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Drug Addiction

Evidence Shows Exercise Can Help Treat Addiction

Research studies and anecdotal reports support the benefits of physical activity in treating substance use disorders

New Port Richley – Numerous studies have indicated that exercise-based interventions show promise in treating drug addiction and dependency (1, 2), prompting the National Institute on Drug Abuse (NIDA) to invest more than $4.3 million in research funding (3). Former substance abusers have also attested to the effectiveness of sports and exercise in helping them to overcome addiction and stay drug-free (4, 5, 6).

Researchers from the University of Virginia and Davidson College have published comprehensive reviews of epidemiological, preclinical and clinical studies that explore the use of exercise in treating substance use and abuse (1, 2). While they acknowledge further clinical research is necessary to determine causal effects and identify parameters to maximize the benefits of physical activity (1), they have concluded exercise “may be a useful tool for treating drug addiction,” noting that it has the potential to “prevent drug use initiation through interactions with dopamine in the reward pathway” and “prevent relapse through interactions with glutamate, dopamine and chromatin” (2). New evidence may soon follow, as NIDA Director Dr. Nora Volkow has committed to supporting “groundbreaking research on the neurobiological, psychological and social processes by which exercise may promote overall well-being and protect against drug abuse and addiction” (3).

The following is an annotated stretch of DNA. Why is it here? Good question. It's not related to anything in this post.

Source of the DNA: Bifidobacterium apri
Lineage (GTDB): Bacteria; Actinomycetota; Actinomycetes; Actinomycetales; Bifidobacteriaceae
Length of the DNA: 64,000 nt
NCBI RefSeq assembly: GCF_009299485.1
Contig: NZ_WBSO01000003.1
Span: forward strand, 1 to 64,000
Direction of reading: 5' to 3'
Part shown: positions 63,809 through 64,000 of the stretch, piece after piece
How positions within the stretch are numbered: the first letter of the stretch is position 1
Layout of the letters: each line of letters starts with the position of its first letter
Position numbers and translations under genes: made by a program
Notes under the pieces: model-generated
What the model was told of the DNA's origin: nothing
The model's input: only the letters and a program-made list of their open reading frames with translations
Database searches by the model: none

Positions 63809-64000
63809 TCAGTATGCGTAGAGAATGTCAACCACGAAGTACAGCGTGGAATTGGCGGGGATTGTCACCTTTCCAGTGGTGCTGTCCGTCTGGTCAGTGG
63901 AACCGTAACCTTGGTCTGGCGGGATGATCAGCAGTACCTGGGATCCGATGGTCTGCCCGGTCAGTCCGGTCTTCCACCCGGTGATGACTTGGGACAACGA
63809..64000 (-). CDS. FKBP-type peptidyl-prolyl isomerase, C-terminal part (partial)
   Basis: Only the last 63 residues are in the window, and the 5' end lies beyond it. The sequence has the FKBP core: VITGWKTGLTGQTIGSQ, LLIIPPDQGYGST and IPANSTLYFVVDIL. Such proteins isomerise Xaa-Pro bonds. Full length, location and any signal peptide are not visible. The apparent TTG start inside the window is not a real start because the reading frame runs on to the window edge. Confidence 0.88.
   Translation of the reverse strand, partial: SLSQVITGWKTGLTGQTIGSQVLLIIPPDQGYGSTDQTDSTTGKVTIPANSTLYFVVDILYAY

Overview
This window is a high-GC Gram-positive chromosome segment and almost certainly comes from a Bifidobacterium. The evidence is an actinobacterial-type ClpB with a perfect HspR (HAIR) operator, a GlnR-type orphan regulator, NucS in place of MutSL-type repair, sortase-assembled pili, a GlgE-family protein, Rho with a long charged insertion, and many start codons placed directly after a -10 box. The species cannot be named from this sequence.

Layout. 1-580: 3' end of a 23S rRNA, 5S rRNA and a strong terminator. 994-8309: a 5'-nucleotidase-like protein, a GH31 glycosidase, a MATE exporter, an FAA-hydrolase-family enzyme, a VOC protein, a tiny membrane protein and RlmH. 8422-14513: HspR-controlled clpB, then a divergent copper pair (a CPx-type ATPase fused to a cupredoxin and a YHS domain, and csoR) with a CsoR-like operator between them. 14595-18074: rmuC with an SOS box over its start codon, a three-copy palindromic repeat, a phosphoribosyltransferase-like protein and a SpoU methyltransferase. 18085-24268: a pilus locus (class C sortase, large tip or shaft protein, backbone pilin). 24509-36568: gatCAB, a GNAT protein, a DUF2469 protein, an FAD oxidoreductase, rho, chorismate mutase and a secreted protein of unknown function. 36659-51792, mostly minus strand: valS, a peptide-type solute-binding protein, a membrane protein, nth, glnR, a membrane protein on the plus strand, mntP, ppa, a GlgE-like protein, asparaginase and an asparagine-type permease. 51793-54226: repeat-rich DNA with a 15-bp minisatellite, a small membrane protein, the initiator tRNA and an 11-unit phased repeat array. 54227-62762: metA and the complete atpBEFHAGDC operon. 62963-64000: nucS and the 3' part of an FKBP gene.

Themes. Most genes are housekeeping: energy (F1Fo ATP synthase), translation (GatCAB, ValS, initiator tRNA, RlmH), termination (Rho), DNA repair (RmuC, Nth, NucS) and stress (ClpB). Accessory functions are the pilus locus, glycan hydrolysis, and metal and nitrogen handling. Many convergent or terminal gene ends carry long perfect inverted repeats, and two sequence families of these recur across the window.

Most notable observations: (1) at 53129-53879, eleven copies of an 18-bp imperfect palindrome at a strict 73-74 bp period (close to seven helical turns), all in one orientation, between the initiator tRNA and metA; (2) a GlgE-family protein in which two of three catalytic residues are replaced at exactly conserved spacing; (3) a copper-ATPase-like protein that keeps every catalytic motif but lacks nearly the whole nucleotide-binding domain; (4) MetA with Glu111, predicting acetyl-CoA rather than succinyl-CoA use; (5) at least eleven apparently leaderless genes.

Kent Runyon, Vice President of Community Relations and Chief Strategy and Compliance Officer for Novus Medical Detox Center, is encouraged by firsthand accounts from recovering addicts and alcoholics who affirm that sports and exercise have helped them get clean and abstain from further substance abuse. Novus recently published a feature story (novusdetox.com/young-man-gets-life-back-help-soccer) on a formerly homeless drug abuser who completed drug rehab, got involved with Street Soccer USA and credits the community sports organization as “one of the pillars of his recovery” (4).

Others have shared similar success stories based on their experience with organizations such as Phoenix Multisport, a sober support community that sponsors group athletic activities such as hiking, climbing, biking, yoga and strength training (5), and Racing for Recovery, a support group that aims to prevent substance abuse by promoting a lifestyle of fitness and health (6). In addition, a growing number of drug rehab and recovery clinics, such as the Betty Ford Center, include fitness as a mandatory component of their treatment programs (6).

“Physical activity can benefit people with substance use disorders in a variety of ways,” explained Runyon. “Not only does it provide an outlet to relieve boredom, stress, anxiety and anger—which lead many to turn to drugs and alcohol in the first place—but it also releases endorphins, which activate the body’s opiate receptors and can create a natural ‘high.’ Just as importantly, group sports can help those struggling with addiction to form healthier social relationships. Many who relapse do so because their friends are still using. Establishing new friendships with others who are committed to sobriety can greatly improve their chances of a successful, long-term recovery.”

Runyon encourages individuals battling addiction and dependency to complete a detox program, which will help wean them off drugs or alcohol and enable the body to heal from its damaging effects. They can then enroll in drug rehab or a recovery support program, which may include exercise as a part of the treatment or provide referrals to local sports and fitness groups. Ultimately, Runyon sees group athletic activities as an effective way to achieve and maintain a healthy, drug-free lifestyle.

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